Many of us who appreciate the outdoors have encountered wildlife – perhaps we see wild birds and mammals along park trails, in a backyard birdhouse or maybe in a tree outside the office window. Most wildlife creatures grow and venture out on their own, never needing the help of human beings. Some creatures, however, will not be as fortunate.
Throughout the year, wildlife rehabilitation centers receive desperate phone calls from people who have found a baby animal or other injured wildlife in need. These creatures may or may not survive, depending in part on what you do if you are the first person to encounter them.
Together with the help of Shelter of the Week recipient Sierra Wildlife Rescue, SPCA International has developed a checklist of information you should know and to which you should refer if you come across the path of what you think might be injured or orphaned wildlife:
- Is there a visible injury? Is the animal unable to walk or fly? Do you see blood? If you can answer yes to any of these questions, call your local wildlife facility or animal control for further information on caring for the animal;
- If no injury is apparent, make sure that the animal is truly alone. Many times a baby animal is not truly alone; the parent is usually not too far away. The parent may be afraid to approach the baby if they think there is any danger. Unless the baby is in some kind of imminent danger, it is best for you to step back and observe them for a while from a distance. In many cases, you will be relieved to see the mother return to care for her youngster;
- Do not remove a baby animal unless you know the mother is dead or the baby is in any immediate danger. Well-intentioned people often “kidnap” young animals. For example, mother rabbits only feed their babies a couple times a day. In between feedings they are off looking for food and going about their daily routine. During the mom’s absence the bunnies are fine, but if a person comes across a nest they may think they have been abandoned;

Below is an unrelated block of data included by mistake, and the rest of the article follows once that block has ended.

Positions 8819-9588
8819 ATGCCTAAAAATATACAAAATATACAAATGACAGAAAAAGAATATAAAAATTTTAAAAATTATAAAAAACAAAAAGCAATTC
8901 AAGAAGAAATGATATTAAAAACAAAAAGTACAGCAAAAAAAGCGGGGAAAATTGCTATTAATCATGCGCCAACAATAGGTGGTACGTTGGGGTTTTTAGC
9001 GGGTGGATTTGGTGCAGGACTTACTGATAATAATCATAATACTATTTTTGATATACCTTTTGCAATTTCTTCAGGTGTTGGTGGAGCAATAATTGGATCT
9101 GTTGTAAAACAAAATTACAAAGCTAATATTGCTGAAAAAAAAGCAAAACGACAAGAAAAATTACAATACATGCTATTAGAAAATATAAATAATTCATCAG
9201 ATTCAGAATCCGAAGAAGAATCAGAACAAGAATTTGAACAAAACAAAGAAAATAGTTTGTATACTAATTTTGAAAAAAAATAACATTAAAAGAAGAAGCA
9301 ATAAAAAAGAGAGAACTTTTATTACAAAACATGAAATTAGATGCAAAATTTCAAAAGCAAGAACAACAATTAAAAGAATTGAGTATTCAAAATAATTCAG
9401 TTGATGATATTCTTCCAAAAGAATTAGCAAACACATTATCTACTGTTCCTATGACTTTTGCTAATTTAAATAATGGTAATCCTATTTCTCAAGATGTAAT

- If a baby bird has fallen from its nest, place it back in if you can do it safely. The mother bird will not reject it;
- If you have decided that the animal needs to be rescued, keep it away from children, pets and curious people. Unnecessary handling and observation can cause the animal to die from stress;
- Place small birds in a paper bag with tissue on the bottom. Put small mammals or large birds in a box lined with a towel or cloth. Keep the animal in a warm, dark, quiet place, out of direct sunlight, until you get in touch with your local wildlife facility or animal control. Do not offer food or water as this could actually cause more harm than good;
- Do not handle medium and large mammals or raptors. They can injure you and some carry serious diseases. Instead, call your local wildlife facility or animal control as quickly as possible.
Taking time now to identify where you would call if you had a wildlife emergency could save the life of a bird or mammal you find in the future. Look in your local phone book and make note of any wildlife care resources in your community.
This SPCA International article is intended to help further your understanding of your animal's needs. We understand yourunique bond with your pet and it is our pleasure to help you look after its welfare. Thanks to your continued support, SPCA International is able to provide you and countless others with important news regarding the safety of your pets. Thank you again for your donations – every little bit helps!